How Are Personality Disorders And Personality Related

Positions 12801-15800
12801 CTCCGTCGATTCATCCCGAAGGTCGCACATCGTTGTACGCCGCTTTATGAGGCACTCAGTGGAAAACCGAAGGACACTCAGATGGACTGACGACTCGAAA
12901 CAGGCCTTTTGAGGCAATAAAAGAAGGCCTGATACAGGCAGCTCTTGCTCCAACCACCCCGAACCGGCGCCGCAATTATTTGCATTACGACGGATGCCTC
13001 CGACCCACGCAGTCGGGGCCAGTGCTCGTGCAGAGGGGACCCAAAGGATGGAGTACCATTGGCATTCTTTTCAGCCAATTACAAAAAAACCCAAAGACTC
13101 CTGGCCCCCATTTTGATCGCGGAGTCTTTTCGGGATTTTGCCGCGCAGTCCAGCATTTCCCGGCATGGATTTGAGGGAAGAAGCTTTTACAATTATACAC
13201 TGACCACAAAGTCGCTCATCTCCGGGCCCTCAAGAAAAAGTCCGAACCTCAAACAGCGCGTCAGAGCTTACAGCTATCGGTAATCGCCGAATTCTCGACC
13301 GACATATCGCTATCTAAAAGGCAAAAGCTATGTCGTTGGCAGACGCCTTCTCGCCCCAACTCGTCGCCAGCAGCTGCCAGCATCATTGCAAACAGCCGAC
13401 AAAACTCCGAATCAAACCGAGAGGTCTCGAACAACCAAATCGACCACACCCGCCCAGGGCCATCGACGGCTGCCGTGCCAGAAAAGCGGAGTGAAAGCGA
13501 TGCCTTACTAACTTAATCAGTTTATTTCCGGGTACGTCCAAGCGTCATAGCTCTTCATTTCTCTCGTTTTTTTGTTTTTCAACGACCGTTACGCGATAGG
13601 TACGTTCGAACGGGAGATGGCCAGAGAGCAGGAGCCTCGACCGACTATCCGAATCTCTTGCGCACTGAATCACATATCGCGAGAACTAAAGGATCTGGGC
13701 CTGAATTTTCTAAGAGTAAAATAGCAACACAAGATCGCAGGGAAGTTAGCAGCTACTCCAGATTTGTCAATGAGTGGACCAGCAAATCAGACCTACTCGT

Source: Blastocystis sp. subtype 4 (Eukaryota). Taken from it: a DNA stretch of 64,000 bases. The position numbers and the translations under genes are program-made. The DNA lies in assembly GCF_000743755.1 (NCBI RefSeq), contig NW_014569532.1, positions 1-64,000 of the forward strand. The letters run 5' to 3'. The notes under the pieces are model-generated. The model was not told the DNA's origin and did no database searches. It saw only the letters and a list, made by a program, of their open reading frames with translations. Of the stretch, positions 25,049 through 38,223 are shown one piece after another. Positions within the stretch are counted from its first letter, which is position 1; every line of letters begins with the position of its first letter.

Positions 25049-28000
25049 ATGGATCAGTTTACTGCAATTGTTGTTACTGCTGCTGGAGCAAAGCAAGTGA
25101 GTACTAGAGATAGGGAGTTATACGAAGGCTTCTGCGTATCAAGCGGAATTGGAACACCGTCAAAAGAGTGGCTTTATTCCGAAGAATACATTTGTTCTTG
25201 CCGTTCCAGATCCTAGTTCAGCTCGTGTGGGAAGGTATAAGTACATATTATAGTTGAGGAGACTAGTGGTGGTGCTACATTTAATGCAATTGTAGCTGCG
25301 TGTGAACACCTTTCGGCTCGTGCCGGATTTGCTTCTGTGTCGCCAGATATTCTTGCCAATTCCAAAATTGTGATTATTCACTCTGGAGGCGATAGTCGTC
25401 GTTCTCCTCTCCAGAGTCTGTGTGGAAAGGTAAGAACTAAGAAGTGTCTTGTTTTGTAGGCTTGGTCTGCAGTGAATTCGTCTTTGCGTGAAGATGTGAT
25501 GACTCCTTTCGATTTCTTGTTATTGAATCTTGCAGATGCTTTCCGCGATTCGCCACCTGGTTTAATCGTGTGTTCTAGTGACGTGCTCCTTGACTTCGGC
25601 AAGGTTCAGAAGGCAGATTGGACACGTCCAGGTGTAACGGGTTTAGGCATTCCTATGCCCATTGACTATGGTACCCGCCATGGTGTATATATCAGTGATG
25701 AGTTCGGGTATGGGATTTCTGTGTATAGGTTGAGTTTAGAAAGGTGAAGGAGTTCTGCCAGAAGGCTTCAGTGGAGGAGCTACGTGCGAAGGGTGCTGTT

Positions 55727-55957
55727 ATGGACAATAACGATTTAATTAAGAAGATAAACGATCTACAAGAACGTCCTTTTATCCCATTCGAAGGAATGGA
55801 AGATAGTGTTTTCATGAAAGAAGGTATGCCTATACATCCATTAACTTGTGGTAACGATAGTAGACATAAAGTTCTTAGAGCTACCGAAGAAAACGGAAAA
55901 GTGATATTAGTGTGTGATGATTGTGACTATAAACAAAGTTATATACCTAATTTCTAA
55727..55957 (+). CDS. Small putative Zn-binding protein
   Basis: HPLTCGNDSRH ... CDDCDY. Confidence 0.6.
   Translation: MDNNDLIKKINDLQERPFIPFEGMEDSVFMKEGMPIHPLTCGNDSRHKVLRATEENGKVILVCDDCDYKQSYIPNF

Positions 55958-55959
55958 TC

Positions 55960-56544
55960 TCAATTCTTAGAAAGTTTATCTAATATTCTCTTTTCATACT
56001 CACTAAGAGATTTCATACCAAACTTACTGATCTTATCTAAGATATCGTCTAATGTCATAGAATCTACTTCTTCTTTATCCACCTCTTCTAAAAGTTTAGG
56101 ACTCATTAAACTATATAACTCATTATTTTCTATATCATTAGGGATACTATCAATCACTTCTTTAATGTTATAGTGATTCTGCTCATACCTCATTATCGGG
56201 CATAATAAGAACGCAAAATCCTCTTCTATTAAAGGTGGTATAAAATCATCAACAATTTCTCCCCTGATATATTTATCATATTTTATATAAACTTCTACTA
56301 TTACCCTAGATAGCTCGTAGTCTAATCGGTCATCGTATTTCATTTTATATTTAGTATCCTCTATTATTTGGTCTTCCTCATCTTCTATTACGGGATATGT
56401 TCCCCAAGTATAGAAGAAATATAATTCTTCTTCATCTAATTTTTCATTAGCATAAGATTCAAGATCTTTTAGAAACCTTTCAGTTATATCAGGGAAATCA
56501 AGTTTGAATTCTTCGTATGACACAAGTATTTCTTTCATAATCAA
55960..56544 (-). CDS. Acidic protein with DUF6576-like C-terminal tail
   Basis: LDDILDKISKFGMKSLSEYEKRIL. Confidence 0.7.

Thanks to the emergence of psychometrically reliable and valid measures of personality disorder symptoms and of personality traits, investigators have begun to map points of convergence between the two. As mentioned previously, the factor structure of personality disorder symptoms (as assessed by Livesley et al.'s DAPP-BQ or Clark et al.'s SNAP) shows broad similarity with the factor structure of normal personality traits (as assessed by Costa and McCrae's NEO-PI-R). Specifically, factor analyses of the DAPP-BQ yield common factors approximating neuroticism, extraversion (negative), agreeableness (negative), and conscientiousness. Thus, the only NEO-PI-R factor not represented in measures of personality disorders appears to be openness to experience (Clark et al., 1994; Schroeder et al., 1994). Together, this evidence suggests that personality disorders can be characterized in terms of the same types of dimensions that investigators use to characterize normal personality, even if these measures tap different ends of a severity spectrum running from health to psychopathology.

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